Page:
I contributed an article with Jack Klempay in Reconsidering Development, an international, open access, and peer reviewed e-journal that aims to create an equitable space for dialogue and discussion concerning the theory and practice of international development (published by the University of Minnesota Libraries Publishing).
The article, Measuring the Influence of Language on Grant-Making by U.S. Foundations in Africa, discusses also “the partnership for higher education in Africa,” subject of my book, Unequal Partners: American Foundations and Higher Education Development in Africa (Palgrave-MacMillan, 2016).
Here is the abstract:
According to the grant database maintained by the Foundation Center in New York City, American philanthropies made 13,565 grants to Africa between 2003 and 2013. These grants total nearly $4 billion. However, these grants were not equally distributed between countries. One important factor affecting a country’s ability to attract grants is its official or primary language. While there are more Francophone African countries than Anglophone, Lusophone and Arabic countries, most funding from U.S. foundations went to countries where English is the dominant language. Our study’s main finding confirms the foundations’ general tendency to mainly make grants to English-speaking institutions. This finding suggests that U.S. foundations applied a geopolitical strategy of investment and maximization along former colonial lines, in particular former British colonies. U.S. foundations’ geopolitical agenda might not be formulated with specific post-colonial considerations. Nonetheless, colonial lines emerge as clear demarcations between Africa’s new knowledge societies. These lines are reinforced by the foundations’ grant-making strategies.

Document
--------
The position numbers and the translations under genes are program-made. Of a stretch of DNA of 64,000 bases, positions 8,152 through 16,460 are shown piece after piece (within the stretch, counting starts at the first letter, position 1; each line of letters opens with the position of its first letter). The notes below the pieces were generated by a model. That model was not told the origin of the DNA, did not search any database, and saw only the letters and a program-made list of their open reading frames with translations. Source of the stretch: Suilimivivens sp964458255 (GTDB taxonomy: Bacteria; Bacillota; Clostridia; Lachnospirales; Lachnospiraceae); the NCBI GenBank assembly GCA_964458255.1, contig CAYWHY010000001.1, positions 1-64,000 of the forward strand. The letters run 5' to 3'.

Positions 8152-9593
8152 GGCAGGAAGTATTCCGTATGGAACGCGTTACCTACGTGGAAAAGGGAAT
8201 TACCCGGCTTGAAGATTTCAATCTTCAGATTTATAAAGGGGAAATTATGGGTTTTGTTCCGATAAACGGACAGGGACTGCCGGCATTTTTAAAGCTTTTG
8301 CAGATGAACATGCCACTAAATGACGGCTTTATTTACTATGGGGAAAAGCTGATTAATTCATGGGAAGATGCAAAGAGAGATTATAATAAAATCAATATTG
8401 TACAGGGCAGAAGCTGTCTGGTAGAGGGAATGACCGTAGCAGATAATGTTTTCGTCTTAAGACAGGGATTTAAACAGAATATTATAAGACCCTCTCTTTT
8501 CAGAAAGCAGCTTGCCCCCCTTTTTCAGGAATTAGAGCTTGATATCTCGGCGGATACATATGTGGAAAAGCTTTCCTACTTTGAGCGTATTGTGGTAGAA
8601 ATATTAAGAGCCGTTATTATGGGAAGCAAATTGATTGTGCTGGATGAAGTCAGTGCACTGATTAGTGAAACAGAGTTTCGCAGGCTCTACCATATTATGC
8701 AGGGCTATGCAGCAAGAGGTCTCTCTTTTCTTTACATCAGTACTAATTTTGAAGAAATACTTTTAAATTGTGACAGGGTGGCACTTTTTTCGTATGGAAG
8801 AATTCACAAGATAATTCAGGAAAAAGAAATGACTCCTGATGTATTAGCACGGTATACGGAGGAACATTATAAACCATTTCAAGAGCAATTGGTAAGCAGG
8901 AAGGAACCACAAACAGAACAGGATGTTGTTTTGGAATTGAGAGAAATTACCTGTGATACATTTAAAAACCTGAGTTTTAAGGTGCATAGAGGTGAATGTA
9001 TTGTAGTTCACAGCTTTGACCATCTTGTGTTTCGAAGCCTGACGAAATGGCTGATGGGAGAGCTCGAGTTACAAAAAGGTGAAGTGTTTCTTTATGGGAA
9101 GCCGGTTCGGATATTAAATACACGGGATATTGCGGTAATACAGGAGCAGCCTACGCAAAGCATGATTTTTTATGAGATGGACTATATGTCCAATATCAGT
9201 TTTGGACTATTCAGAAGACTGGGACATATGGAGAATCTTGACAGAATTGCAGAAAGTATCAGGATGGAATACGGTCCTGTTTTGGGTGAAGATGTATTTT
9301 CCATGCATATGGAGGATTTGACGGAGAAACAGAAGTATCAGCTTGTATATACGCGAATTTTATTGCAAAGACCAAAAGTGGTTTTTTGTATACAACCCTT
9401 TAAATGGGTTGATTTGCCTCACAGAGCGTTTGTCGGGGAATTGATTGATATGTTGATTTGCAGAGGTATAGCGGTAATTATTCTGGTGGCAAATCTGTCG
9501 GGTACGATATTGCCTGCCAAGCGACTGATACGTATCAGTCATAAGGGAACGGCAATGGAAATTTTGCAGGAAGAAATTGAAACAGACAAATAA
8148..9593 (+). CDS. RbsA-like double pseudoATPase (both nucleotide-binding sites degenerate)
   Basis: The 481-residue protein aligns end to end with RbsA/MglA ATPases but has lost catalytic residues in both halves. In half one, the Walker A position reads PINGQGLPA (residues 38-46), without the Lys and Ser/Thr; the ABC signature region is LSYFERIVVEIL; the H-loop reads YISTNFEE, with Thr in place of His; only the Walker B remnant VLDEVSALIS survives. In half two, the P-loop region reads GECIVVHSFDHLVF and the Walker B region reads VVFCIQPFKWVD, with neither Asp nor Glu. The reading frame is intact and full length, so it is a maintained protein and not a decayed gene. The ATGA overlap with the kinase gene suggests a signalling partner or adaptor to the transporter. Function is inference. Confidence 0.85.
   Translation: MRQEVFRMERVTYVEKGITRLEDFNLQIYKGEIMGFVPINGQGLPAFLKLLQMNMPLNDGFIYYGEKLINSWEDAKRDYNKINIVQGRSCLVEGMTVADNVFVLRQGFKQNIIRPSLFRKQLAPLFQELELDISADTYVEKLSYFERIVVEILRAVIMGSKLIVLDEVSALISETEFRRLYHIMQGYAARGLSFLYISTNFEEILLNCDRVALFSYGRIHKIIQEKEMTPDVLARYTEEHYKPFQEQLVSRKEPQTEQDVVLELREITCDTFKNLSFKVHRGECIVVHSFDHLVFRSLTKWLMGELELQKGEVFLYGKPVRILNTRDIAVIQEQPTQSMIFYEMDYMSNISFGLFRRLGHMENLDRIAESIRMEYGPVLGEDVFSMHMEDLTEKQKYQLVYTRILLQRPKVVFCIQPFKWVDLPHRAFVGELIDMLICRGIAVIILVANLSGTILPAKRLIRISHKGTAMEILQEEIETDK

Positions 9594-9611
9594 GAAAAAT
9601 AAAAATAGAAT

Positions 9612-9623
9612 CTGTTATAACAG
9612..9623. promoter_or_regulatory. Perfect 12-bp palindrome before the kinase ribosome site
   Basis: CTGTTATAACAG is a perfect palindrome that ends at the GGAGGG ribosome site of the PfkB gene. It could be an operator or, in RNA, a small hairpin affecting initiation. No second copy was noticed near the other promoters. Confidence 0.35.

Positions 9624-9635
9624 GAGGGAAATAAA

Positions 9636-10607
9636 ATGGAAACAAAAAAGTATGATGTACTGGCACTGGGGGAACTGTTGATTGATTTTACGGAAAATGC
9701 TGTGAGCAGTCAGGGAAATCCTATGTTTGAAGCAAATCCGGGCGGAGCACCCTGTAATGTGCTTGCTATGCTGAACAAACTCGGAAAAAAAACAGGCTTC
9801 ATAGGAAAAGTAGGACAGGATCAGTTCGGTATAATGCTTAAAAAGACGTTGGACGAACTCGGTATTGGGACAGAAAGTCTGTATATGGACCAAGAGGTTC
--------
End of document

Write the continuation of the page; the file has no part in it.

You can download the article here.